Where you gonna go to now
Sandy - Papercuts
John Brown - Papercuts
Nostalgia's a tricky bitch, a loose, yet stingy whore -- as likely to hand out Vaseline lenses on behalf of reactionary ideologues as pass a joint in the park with the neo-hippie crowd. But unlikely to serve either honestly. Jason Quever, the more-or-less sole practitioner behind Papercuts, could be accused of working in the same unreliable echo chamber as many of the new nostalgic folkies. As a working musician, Quever's semi-peripatetic, but comes closest to calling San Francisco home, and his label, Gnomonsong, belongs to Devendra Banhart and Andy Cabic. Quever has played in Vetiver and Cabic returns the favor by lending vocal harmonies to a couple tracks on Papercuts' latest album, Can't Go Back (buy from Gnomonsong). One of these is a song called "Outside Looking In," and it's where (if his music, more indebted to Phil Spector than Pentangle, doesn't already communicate it clearly) Quever formally breaks with his immediate peers:
I'm always on the outside looking in
And I don't understand that poetry you read
What does it mean that you have
An existential dilemma.
If as a statement of intent the new album's title isn't musico-historically accurate (I hear everything from The Mamas and the Papas to the Byrds to the Everly Brothers, but not a lot that I'd identify as uniquely 21C), it breaks from the past in other crucial ways. Papercuts' last record, Mockingbird, had a cabin-fevered closeness, even a sickbed-sodden inertia. What pretty songs there were -- "A Fairy Tale," "Tulips," "December Morning" -- were lonely, muted, diaristic. (It should come as no surprise to anyone that Quever's pals with Owen Ashworth.) Can't Go Back isn't an open book, but it offers a greater sense of optimism, interactivity and that important byproduct of getting outside your own skull -- empathy. Most of the song's opaque narratives offer shaky assistance to souls who sound even more troubled than Quever. In the lovely sun-areoled "Sandy," he sings, Sandy baby now it's time for you to rise and see the world outside/It ain't so bad just don't try to be something you're not. Strings in "John Brown" -- one of the best songs of this young year -- shiver mournfully. However, the lead guitar stabs sharp and sure, and if Quever's intonations start foggy, four minutes in he's bleating sweet certainty to a crisp backbeat in support of this John Brown who sees things and hears voices (and who may or may not be the famed abolitionist and infamous half-deck card player). For a moment, the invisible and disenfranchised are bright hued and clarion voiced.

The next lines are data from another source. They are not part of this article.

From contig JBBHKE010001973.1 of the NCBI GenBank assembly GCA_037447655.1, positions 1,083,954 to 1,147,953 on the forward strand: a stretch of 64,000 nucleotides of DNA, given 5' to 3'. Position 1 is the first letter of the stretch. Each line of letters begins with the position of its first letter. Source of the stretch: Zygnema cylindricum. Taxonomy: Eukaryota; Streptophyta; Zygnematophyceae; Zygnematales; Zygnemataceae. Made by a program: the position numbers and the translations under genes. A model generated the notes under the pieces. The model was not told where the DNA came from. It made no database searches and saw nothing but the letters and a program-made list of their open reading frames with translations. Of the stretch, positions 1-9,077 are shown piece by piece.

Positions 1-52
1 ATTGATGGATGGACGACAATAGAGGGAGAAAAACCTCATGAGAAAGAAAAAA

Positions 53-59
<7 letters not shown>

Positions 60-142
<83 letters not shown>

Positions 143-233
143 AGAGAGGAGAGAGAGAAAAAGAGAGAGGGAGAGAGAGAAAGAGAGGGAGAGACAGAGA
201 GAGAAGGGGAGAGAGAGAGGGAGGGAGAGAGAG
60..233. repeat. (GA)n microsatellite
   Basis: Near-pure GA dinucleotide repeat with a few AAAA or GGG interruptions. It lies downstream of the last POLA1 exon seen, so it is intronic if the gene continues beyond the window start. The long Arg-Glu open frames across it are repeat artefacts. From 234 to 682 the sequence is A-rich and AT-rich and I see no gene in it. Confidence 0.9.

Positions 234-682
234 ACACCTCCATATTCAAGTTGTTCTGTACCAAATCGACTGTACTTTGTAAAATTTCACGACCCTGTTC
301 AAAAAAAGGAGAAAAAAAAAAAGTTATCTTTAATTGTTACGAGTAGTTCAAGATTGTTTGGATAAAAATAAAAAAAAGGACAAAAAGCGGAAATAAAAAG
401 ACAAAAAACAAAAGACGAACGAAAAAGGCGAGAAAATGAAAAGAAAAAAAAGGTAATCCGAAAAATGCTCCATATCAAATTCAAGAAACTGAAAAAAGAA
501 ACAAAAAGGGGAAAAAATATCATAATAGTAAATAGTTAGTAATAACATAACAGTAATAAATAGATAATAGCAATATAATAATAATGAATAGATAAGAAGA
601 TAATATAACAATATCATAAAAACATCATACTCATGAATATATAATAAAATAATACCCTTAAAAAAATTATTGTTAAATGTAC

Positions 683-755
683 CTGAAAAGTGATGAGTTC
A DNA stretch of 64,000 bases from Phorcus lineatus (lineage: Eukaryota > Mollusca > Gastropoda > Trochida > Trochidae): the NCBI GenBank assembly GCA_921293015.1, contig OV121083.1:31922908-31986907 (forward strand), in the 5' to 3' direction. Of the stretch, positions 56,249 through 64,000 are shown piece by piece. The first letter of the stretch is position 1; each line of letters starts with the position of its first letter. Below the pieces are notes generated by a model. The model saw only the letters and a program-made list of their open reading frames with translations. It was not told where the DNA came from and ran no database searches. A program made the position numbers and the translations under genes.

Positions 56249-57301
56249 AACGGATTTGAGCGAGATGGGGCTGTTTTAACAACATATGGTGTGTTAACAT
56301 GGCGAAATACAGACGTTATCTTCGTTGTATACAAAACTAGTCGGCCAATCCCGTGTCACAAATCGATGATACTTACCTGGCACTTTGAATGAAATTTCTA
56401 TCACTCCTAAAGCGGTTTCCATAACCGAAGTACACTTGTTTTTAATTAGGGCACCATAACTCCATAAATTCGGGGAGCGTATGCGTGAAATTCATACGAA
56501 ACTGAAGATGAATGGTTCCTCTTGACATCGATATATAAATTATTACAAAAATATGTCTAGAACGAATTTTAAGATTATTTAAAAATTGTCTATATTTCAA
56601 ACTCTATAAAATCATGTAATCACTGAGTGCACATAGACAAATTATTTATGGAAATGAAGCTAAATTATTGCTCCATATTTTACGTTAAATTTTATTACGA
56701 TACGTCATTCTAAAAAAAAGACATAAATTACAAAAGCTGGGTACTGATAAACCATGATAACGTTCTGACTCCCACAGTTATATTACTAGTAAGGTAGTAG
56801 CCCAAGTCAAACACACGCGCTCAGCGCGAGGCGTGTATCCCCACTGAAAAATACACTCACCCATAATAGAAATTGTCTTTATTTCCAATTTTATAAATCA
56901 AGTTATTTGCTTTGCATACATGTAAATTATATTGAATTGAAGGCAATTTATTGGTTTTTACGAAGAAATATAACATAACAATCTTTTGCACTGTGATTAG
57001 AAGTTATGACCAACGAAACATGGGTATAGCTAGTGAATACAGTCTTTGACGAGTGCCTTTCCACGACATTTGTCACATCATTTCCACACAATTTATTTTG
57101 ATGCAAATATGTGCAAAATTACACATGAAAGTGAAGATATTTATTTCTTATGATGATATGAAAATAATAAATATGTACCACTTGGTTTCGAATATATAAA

Quever still does all of the songwriting and most of the singing, playing and engineering (impressive, considering the textual density of the project). This time, though, he sounds like he's sharing the recording studio with other people and that occasionally he escapes the building and strolls the streets, takes the air. And that's what I hear this record soundtracking: walks on faded blocks of peeling, post-war hope -- drooping flower shops, seedy, time-warped junk outlets, diners with neon signs that lost some of their letters as long ago as the 80s. Former downtowns of cities whose centers have shifted. (If you live in an American city, you know these streets.) But blocks that still shuffle with tired feet and are papered with faces that tell stories, sometimes familiar, sometimes surprising. Nostalgic? Yes. But focused, realistic. Most of all, generous.